A Drifting Boat: Chinese Zen Poetry

01 Jul

A Drifting Boat: Chinese Zen PoetryA Drifting Boat: Chinese Zen Poetry by Dennis Maloney

My Rating★★★★☆

All the poems are so well translated and seems to keep true to their original innocence and wonder. Each piece in this collection should be repeated multiple times to feel its true resonance – like the humming and the mumbling that these poets talk of when they talk of chanting poetry.

The gibbons chattering, the moonlight flowing over you, the soft wind caressing, the lofty mountains for friends, the white clouds playful all around and the other minute yet infinite details of a secluded life take special meaning in each repetitive but strangely innovative verse.

And of course, the boats keep drifting, empty, alone; filled only with the silver moonlight.

My favorite one:

River. Snow.

A thousand mountains.
Flying birds vanish.
Ten thousand paths.
Human traces erased.
One boat, bamboo hat, bark cape — an old man.
Alone with his hook. Cold river. Snow.

View all my reviews



Posted by on July 1, 2012 in Book Reviews, Books, Creative, Poetry, Thoughts


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7 responses to “A Drifting Boat: Chinese Zen Poetry

  1. Cherie Roe Dirksen

    July 2, 2012 at 11:32

    Simply beautiful. But I guess that is what true beauty is…simple and graceful.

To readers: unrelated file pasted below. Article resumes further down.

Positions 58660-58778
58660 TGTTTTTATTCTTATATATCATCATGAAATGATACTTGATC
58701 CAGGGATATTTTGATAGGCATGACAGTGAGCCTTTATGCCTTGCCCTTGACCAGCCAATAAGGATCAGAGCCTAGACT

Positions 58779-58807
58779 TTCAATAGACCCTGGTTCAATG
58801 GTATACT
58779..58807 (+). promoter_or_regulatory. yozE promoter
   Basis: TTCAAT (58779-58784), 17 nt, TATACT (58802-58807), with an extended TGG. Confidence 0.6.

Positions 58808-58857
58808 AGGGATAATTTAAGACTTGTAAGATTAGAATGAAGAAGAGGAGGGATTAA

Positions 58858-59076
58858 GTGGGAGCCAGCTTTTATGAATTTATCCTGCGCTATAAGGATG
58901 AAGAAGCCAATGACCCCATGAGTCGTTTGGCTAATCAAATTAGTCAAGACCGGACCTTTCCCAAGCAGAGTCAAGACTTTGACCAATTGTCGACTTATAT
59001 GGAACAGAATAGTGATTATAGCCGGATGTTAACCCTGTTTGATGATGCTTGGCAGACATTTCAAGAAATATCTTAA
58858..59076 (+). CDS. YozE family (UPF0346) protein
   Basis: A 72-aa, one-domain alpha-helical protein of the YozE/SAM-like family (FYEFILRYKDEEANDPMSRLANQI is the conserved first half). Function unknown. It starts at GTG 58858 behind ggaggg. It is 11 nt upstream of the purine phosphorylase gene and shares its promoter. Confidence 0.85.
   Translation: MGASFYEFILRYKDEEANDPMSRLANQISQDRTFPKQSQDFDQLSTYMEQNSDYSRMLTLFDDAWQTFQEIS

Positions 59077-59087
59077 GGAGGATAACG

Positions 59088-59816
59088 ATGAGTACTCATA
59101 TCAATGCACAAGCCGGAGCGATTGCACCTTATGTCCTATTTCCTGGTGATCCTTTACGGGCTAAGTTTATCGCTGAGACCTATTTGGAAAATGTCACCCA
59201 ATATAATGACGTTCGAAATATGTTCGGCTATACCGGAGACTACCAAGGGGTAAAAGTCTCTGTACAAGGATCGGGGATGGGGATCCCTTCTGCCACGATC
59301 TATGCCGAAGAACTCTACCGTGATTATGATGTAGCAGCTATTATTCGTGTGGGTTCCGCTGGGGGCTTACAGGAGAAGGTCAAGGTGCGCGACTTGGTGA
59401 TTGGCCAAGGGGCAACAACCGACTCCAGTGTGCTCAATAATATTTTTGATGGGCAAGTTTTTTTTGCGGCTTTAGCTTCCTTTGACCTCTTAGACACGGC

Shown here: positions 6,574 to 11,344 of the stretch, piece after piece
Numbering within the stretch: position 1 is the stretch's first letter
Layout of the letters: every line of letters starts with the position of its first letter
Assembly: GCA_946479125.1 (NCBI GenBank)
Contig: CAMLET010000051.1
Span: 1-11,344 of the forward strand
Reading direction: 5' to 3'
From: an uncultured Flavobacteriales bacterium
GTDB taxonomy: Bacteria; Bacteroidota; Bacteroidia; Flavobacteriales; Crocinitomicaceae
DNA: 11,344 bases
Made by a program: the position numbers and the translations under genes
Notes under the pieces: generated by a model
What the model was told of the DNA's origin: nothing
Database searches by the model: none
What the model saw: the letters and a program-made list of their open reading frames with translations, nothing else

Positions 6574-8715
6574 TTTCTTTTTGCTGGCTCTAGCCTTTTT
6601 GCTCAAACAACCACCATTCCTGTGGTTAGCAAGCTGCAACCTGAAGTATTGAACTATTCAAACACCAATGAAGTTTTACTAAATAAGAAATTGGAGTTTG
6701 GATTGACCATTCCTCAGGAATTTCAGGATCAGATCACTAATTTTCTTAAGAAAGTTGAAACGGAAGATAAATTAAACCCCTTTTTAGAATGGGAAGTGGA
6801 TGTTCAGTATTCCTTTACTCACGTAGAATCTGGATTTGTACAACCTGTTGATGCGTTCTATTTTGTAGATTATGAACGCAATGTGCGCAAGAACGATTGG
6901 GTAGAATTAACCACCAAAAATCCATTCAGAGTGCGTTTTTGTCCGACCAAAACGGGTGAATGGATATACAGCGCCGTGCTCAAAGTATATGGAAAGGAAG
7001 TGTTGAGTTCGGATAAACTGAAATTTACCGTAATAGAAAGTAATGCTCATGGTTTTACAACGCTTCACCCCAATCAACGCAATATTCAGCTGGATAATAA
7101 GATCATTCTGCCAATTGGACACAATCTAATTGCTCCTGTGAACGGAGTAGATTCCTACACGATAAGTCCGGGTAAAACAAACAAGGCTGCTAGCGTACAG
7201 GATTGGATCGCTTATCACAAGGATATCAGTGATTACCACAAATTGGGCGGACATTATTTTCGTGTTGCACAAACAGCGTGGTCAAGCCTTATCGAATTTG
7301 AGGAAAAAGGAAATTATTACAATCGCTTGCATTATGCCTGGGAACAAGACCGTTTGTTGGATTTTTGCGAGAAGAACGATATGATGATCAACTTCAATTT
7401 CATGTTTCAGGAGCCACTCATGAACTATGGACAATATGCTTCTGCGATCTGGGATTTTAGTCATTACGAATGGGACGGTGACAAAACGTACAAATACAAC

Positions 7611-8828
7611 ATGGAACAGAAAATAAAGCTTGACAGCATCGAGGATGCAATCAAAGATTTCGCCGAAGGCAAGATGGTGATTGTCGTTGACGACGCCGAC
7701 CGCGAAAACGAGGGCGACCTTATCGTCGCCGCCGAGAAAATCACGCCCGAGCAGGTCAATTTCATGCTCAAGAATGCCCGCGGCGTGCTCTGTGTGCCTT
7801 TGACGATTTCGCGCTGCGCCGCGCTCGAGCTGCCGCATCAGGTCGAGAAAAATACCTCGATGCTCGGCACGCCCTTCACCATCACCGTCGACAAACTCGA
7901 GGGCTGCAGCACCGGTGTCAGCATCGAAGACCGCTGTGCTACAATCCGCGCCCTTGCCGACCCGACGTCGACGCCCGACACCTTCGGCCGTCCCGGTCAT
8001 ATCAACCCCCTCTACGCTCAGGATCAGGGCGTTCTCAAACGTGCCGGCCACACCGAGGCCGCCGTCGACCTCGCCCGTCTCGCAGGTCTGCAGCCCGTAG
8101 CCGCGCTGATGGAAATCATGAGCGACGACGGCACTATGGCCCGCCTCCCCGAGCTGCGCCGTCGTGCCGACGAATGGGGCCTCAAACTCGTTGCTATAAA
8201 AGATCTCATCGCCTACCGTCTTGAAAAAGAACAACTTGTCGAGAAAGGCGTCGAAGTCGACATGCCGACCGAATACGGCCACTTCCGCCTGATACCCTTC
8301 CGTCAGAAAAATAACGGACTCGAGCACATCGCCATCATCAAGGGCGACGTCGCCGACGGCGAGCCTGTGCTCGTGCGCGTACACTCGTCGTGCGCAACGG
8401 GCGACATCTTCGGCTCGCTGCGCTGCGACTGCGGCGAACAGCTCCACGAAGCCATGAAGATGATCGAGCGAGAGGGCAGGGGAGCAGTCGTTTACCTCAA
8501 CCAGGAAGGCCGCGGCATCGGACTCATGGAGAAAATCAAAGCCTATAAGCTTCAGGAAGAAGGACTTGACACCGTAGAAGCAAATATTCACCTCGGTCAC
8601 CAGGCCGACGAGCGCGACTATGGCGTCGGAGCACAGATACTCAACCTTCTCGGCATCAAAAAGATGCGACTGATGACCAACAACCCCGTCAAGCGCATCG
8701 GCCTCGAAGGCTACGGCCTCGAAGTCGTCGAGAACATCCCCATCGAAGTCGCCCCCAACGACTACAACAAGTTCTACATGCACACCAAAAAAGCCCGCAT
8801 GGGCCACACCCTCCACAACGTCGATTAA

• SuperTramP

      July 2, 2012 at 12:03

      yes, it has to have an element of the dream in it I guess..


  2. Explorations in Sacred Space

    July 3, 2012 at 05:43




  3. Pagadan

    July 20, 2012 at 18:51

    I enjoyed your review and the poem, and isn’t A Drifting Boat a beautiful title! Refuge Among the Whispering Trees is another one. And the related articles sound so serene. Thank you for stopping by my writing blog and giving me the opportunity to drift blissfully along for a little while.


    • SuperTramP

      July 20, 2012 at 19:00

      Thank you for such a wonderfully poetic comment. Drift a while yet, there is much moonlight left. 🙂


  4. Cylian

    February 22, 2013 at 08:11

    Actually, Mantra Meditation does not require that one say the mrnata outloud. In fact, in some practices, the mrnata is believed to lose power if voiced. The intent is actually not to bore the mind, it is to focus the mind and remove distractions. Meditation can actually be practiced in any way that feels comfortable. There is a style of meditation, where one focuses on an object, it can be any object. Candle meditation is an example of this focusing on the flame. Sometimes one reads a passage and thinks on it for a bit. Sometimes one clears the mind mrnatas are helpful in this.



"Stranger, if you passing meet me and desire to speak to me, why should you not speak to me? And why should I not speak to you?" - Walt Whitman

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